How is pelvic congestion syndrome treated?

The treatment, as previously mentioned, is carried out using local anaesthesia with X-ray guidance. We start from the jugular area and insert a catheter with a small amount of local anaesthesia. It might seem a bit intimidating, especially around the neck, but it's actually a simple procedure. This technique has been used for a long time in heart-related conditions, like when we put stents to open up arteries. It's similar in this case, but instead of opening an artery, we're closing a vein. Patients don't need to worry; it's a routine procedure done in most hospitals.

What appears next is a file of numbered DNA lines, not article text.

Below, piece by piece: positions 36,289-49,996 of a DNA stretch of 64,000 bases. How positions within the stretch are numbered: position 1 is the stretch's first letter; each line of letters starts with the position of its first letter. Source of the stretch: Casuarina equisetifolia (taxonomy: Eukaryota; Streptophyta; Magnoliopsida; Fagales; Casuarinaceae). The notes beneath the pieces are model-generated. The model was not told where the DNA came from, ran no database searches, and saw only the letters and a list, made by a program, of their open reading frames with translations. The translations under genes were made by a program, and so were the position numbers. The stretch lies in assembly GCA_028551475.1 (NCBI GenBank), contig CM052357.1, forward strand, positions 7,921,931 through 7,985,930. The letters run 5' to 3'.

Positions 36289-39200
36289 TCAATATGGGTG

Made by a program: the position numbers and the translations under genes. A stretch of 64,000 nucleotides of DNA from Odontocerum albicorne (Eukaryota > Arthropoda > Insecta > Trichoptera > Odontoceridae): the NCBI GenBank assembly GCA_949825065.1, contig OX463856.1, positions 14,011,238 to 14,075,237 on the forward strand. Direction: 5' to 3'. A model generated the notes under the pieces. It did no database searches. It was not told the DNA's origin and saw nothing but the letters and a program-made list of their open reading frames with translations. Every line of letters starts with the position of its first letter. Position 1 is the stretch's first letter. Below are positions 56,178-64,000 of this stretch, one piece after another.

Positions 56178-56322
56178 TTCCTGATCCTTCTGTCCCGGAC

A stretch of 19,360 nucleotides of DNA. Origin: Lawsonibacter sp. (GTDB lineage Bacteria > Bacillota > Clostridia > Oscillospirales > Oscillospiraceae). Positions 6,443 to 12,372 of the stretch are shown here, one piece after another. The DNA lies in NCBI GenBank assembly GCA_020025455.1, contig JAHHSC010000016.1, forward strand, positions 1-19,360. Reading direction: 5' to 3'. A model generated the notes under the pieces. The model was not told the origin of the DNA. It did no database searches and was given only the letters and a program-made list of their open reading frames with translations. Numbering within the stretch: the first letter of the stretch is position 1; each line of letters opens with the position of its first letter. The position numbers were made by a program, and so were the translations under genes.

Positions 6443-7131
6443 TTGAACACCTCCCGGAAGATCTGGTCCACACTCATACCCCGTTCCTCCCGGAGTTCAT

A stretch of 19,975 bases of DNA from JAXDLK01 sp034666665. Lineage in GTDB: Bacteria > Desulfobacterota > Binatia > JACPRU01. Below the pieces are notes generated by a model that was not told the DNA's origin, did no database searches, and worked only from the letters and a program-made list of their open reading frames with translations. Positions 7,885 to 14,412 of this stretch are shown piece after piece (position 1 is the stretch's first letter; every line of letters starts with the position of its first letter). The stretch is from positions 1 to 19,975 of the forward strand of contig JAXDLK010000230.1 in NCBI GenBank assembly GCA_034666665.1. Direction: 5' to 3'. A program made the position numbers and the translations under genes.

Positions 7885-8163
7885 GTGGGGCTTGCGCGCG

During the process, we insert a metallic coil made of platinum into the veins, guided by X-ray images. This coil creates inflammation in the veins, causing them to stop working. This approach is different from what's done in leg veins. In the pelvis, the anatomy is different. There are other structures like nerves, arteries, and poles. So, using a laser near these structures isn't safe. Instead, we put a coil into the vein, focusing only on that vein. This doesn't affect nearby organs or tissues. This coil essentially stops the vein's function, and it stays there – there's no need to remove it. This is similar to how heart stents are left in place after being inserted.


After the procedure, patients can go back to their regular activities right away. Whether it's going shopping or doing other things, they can carry on without any problems. The process is simple and lets patients get back to their normal lives quickly.



How can people with pelvic congestion syndrome relieve their symptoms at home?